Larry Ordner:

Wow!

Eldon Glenn Morrison:

So, and they want to have -- the LST Association out of Indianapolis is going to furnish people that will have certain stations aboard that LST to tell you what it's about and --

Larry Ordner:

Well, that will be great --

Eldon Glenn Morrison:

Yeah.

Larry Ordner:

-- and there will be thousands of people come to that.

Eldon Glenn Morrison:

Oh, yeah. That's like down here the other day one of the ladies, they had -- we had a bunch of posters back there that had the -- and had a worksheet on it, and this lady come around there, and she said, "That's my worksheet." she worked as a welder, and she helped build the P-47s down there, and she was amazed. And they had her paycheck, and she drawed $101.00, I think, for -- and she said that was for 60 hours' work; so that --

Larry Ordner:

Well, a lot of people in this area, if they weren't serving, they were really involved in the war in many, many ways.

Eldon Glenn Morrison:

Oh, yeah. Right.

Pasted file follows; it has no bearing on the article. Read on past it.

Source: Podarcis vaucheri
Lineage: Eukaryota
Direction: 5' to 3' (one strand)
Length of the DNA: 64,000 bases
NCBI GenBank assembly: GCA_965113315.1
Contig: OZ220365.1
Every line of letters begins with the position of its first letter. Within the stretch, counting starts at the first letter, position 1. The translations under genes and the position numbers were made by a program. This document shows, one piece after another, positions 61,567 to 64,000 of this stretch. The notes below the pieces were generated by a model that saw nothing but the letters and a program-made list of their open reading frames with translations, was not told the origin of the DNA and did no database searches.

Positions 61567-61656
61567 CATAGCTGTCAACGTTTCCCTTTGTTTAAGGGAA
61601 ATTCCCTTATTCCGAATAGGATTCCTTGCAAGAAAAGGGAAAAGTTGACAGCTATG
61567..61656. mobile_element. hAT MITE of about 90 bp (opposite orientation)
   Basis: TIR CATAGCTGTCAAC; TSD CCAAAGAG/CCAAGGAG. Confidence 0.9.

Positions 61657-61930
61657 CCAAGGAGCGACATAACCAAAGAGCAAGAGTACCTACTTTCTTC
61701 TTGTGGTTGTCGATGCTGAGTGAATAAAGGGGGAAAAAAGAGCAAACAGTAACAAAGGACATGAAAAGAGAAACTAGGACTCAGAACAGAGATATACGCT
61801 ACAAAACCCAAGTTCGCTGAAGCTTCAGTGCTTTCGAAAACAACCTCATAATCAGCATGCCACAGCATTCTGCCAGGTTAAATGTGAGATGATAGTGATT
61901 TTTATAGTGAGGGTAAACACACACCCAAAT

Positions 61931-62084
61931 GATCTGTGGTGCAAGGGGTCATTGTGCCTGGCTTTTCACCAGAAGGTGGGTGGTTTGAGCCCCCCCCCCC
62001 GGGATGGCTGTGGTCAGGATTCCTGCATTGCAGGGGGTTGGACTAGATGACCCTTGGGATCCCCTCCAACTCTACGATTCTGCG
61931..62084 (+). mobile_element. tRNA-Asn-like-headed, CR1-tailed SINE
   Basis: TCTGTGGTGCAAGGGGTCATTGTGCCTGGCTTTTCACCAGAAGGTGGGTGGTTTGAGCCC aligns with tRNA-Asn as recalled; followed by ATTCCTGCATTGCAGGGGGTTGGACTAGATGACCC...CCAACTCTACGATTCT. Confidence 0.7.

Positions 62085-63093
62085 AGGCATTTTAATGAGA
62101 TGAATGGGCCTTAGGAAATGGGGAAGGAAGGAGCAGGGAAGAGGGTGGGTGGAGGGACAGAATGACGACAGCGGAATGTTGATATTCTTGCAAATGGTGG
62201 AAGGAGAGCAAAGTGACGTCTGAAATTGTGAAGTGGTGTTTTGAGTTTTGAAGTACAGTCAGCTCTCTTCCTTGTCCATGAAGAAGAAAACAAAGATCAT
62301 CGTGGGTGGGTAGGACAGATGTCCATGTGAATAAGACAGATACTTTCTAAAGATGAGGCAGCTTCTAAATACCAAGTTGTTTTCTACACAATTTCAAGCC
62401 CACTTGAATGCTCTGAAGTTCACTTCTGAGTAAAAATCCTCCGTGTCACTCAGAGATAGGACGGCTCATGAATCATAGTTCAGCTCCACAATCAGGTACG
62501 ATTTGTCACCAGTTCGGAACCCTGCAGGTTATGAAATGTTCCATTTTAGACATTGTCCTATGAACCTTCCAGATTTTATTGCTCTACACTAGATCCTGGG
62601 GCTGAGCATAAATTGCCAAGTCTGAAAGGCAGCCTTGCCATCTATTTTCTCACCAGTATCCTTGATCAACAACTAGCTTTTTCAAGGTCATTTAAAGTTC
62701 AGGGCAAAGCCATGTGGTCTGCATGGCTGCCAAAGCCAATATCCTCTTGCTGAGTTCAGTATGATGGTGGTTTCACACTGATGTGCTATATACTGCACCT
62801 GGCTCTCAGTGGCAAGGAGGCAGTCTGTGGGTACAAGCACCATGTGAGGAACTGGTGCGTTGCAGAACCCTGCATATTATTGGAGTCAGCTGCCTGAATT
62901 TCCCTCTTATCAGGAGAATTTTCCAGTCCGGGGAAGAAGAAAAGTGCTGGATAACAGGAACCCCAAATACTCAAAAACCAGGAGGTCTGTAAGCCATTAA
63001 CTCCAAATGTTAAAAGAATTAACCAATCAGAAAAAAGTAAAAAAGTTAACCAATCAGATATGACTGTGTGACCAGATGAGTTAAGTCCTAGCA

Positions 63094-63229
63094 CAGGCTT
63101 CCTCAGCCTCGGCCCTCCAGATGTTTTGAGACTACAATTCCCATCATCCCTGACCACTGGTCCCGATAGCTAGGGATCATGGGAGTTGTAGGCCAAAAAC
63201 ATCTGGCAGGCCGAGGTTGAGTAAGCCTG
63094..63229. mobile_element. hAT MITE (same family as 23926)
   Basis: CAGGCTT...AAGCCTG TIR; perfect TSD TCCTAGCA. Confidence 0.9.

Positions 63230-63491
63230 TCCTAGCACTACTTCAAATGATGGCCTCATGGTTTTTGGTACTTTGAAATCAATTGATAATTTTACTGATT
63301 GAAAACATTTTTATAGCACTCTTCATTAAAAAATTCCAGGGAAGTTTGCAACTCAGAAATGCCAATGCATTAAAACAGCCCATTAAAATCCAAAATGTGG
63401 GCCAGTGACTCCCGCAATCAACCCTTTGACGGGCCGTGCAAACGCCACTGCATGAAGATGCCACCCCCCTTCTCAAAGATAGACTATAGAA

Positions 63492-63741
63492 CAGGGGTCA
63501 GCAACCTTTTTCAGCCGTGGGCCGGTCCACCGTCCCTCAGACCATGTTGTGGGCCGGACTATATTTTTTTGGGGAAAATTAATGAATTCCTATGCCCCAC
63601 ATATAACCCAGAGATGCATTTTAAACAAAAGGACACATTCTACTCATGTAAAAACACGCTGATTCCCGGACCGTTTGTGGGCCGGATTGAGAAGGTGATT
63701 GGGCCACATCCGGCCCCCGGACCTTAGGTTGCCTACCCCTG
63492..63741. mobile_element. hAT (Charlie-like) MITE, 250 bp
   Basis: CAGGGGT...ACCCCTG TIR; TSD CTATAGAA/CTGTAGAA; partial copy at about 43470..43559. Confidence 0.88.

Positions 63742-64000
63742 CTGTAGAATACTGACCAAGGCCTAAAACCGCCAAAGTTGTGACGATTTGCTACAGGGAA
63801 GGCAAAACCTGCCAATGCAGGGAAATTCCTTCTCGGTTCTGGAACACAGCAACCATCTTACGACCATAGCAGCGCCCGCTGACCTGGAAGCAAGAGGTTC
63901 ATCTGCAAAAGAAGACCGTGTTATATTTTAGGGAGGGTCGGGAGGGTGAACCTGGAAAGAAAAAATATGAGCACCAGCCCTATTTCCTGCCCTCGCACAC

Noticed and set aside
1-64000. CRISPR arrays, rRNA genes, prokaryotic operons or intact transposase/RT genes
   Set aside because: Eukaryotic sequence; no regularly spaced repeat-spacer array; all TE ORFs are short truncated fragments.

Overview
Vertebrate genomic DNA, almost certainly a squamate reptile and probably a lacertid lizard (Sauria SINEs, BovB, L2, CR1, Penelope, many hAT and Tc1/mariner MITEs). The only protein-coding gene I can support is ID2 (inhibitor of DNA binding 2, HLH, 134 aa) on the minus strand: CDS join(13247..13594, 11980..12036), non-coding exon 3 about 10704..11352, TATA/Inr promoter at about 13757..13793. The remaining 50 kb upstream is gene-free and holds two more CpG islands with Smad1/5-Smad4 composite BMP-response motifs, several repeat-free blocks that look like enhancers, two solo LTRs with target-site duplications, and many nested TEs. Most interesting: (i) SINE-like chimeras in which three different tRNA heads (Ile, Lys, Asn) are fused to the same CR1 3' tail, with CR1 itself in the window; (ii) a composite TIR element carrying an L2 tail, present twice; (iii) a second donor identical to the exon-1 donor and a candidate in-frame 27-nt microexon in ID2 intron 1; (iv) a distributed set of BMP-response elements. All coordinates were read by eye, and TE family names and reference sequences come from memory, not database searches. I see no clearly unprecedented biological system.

Larry Ordner:

Anything else you'd like to tell me about your time in, that you can think of? And you really did shed a lot of light on the roles of the LST's.

Eldon Glenn Morrison:

Well, it's just like I always thought it was comical whenever they asked about -- they asked at quarters one morning there in San Diego. I went up for quarters. They had it at 8:00 o'clock when they raised the flag every morning and all like that, check everybody in. And the chief asked if anyone had any welding experience, and I had done very little gas welding, but I had a little experience; so I stuck my hand up. He wanted to know if I would like to go to welding school, and I told him, "Yeah, I'd like to go"; so they transferred me to welding school. So you was supposed -- to get into school you were supposed to have some experience at welding; so they had these little booths about this big that you go in, and they were all metal, and there was welding rods, and there was an electric holder there. And boy, I had that rod stuff all over everything but what I was supposed to weld, and this chief came in there and he said -- shook his head, and I thought, boy, I'm in trouble now. And he said, "Well," he said, "I'll tell you one thing," he said, "you're not a welder." and I said, "No, sir, I'm not." and he said, "Well, that's all right." he said, "I'll give you credit for one thing." he said, "You lied to get into school," and he said, "I'll tell you something else." he said, "I can make a welder out of you, but" he said "them guys out there that think they are welders," he said, "I'll have a heck of a time with them." and the old chief, he would come in there and he would help me more than anyone, and I graduated third out of my class.

Larry Ordner:

Did you, really?

Eldon Glenn Morrison: